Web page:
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The Little Mermaid (Film Review)

3 min read

Capturing the raw magic of an animated classic like is no easy feat. Steeped in decades of nostalgia, this tale has had fans charmed since its release in 1989; to see it come to life in was an announcement that roused excitement, and dread. Could it find its feet in modern waters? 

The Little Mermaid (2023), directed by Rob Marshall – known for Memoirs of a Geisha (2005), Chicago (2002), and Mary Poppins Returns (2018) – is a joyful rendition that marries together the old with the new. New songs from Lin-Manuel Miranda, and a perfectly chosen cast help rejuvenate the for contemporary audiences. And while it will undoubtedly bring childlike glee to all who see it, there is an obvious issue that's difficult to ignore: the CGI. 

All the vibrancy and depth this film attempts to explore cannot save it from the lacklustre finish of its visual effects. It's not that the CGI is poorly done, but rather it still isn't at a good enough level to allow audiences to fully immerse themselves in Ariel's world. We can't be a part of it because we're constantly reminded that this stunning world, colourful though it may be, is an illusion of a green screen. 

It isn't just the uncanny valley features of Flounder, Scuttle, and Sebastian that has viewers cringing through what's meant to be touching moments, but the very movement of the mermaids themselves. Their hair in particular feels disjointed from their bodies, its visually enhanced fluidity only succeeding in reminding us that these actors were very much on land. Every aspect, however well executed it was for its budget, felt off. 

Dramatic scenes of Eric risking his life to save Ariel, or of Ursula commanding the waves with venomous ferocity, can't hide the fact that The Little Mermaid isn't meant for live action. Marshall's interpretation is a spectacle, one which certainly leaves you feeling the warmth of childhood beckoning you back to a time of innocence, but it's missing that spark that turns a good film into an iconic classic.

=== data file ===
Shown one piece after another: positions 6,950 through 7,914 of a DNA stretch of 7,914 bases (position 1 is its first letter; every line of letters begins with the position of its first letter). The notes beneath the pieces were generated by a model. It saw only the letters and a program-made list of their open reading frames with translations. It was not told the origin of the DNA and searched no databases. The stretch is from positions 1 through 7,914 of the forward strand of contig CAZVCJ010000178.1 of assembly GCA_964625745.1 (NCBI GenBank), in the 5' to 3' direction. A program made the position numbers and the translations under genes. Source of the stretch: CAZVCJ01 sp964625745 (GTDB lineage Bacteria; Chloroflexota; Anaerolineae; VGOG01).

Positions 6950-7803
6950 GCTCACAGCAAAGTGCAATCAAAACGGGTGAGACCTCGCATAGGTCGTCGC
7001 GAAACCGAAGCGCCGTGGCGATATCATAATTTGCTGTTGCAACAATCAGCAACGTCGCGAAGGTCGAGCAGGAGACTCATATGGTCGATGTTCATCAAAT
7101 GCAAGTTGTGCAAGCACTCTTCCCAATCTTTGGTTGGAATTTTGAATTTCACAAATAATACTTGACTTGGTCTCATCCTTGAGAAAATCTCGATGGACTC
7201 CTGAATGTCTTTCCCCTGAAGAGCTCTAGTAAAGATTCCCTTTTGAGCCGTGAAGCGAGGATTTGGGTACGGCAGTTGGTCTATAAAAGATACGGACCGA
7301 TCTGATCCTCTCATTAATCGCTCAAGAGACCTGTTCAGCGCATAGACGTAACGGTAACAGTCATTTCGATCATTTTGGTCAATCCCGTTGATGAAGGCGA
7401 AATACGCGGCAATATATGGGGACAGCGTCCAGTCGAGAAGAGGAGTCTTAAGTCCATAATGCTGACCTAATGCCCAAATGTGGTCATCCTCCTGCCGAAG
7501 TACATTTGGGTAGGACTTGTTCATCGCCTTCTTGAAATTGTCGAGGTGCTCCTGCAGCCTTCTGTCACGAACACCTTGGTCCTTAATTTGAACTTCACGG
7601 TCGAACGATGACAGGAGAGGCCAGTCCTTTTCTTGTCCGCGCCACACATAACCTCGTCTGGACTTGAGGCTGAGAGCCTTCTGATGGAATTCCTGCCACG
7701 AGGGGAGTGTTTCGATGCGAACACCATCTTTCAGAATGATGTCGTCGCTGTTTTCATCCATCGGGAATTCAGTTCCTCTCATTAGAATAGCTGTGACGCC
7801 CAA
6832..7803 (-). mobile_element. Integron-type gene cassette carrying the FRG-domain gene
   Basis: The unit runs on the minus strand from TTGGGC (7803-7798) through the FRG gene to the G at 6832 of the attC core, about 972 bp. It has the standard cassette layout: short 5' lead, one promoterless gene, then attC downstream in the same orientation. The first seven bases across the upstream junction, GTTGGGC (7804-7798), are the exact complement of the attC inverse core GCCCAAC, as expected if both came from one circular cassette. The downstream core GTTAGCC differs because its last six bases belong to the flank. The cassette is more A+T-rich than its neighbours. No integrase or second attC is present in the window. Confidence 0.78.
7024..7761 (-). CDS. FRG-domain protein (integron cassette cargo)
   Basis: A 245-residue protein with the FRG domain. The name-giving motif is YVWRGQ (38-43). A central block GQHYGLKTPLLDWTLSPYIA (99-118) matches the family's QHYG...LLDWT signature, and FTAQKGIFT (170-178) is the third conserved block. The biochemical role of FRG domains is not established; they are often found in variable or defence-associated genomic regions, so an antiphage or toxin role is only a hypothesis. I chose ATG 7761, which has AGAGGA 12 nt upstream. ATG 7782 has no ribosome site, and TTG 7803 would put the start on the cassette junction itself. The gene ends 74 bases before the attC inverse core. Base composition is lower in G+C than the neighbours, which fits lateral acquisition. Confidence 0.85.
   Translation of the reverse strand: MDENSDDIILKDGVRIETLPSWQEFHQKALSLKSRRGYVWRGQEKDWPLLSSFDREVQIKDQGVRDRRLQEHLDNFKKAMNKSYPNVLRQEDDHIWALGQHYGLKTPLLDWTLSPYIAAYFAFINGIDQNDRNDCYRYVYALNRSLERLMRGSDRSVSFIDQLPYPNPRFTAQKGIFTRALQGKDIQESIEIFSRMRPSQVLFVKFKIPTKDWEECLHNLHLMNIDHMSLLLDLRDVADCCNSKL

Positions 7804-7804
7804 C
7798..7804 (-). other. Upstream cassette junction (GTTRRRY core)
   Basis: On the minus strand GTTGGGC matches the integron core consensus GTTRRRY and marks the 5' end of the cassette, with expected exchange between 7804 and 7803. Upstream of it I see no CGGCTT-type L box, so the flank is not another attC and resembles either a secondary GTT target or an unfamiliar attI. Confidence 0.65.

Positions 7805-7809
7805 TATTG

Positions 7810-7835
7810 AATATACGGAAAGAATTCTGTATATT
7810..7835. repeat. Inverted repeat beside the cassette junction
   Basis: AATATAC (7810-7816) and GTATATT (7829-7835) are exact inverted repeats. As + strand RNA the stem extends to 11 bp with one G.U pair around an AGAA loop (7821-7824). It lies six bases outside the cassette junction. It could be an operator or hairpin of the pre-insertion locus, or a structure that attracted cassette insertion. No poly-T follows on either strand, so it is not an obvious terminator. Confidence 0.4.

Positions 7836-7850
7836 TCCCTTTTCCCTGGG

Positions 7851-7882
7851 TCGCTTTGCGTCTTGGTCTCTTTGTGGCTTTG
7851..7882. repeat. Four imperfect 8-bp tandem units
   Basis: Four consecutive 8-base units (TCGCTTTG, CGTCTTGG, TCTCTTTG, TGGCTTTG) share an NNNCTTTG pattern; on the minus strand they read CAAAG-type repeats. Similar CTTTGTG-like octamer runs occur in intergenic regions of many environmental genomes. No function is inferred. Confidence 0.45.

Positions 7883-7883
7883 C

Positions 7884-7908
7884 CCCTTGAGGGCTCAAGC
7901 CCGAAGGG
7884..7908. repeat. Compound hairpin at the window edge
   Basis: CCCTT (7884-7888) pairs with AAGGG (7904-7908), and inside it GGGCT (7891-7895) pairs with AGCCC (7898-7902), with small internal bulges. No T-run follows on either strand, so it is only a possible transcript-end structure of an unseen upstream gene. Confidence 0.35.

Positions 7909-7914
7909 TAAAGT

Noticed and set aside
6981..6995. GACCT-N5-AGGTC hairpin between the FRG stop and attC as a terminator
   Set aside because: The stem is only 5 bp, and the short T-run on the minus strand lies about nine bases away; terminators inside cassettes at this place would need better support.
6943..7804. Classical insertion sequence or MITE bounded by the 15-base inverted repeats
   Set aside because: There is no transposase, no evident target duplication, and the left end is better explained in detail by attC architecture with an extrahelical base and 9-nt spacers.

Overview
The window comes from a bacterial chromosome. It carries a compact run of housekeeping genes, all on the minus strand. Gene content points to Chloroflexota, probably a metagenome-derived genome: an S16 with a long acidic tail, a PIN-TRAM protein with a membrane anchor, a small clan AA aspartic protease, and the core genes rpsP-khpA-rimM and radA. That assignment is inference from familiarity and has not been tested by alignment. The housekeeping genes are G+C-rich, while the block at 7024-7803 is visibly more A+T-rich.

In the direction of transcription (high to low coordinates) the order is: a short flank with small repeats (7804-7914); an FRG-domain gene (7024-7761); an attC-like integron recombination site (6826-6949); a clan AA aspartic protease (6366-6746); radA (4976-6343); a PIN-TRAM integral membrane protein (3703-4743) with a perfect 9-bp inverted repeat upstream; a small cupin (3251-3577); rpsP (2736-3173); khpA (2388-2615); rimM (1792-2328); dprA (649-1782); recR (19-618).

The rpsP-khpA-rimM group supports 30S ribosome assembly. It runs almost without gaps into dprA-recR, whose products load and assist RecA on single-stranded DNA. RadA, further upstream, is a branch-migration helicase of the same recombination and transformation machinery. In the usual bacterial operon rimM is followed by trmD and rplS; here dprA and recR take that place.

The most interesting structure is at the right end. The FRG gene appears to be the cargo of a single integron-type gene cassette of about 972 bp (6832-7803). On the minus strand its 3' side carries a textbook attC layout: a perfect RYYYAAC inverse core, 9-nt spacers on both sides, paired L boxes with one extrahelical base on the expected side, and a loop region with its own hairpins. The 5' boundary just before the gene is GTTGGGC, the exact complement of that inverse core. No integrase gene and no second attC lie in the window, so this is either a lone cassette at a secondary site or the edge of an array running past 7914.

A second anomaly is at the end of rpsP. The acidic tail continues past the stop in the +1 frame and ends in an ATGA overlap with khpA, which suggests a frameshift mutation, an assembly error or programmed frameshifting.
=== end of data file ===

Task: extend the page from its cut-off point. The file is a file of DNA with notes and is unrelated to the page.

Still, while the visuals, or rather the technology behind them, lets this film down, the actors can't be praised enough. From the moment swims onto the screen, she is Ariel, without any shadow of a doubt. Her looks, her hair, her voice – they are nothing short of perfection. The same can be said of Melissa McCarthy's Ursula too, with her voice sometimes sounding exactly like Pat Carroll who voiced her in the animation. There were moments where, if you closed your eyes, you could be listening to the original word for word. And as for Prince Eric, Jonah Hauer-King finally gave Eric some character, some presence; he wasn't just this dark haired man with a title, he actually had something endearing about him. If this film is to be called a triumph, which is debatable, let it be because of the cast. 

Yet, for all their hard work, this live action remake still felt redundant…? It lacked innovation, with the story so untouched it delivered only what we already knew, with few surprises or alterations. Any changes that were included didn't manage to transport audiences somewhere new, but rather simply rounded out a tale we know oh so well. 

The Little Mermaid comes close to greatness, but it falls short because its ambition isn't matched by the final product. It never underwhelms, but every now and again it disappoints. Not in the actors who've made the roles their own, but in the way it can't translate the story we expect in our heads onto the silver screen. Ariel's world is too fantastical to condense down into two hours and 15 minutes of special effects, and no matter how much Bailey embodies the Ariel we know and love, her dedication to the role can't change that fact. 

The Little Mermaid is in cinemas now.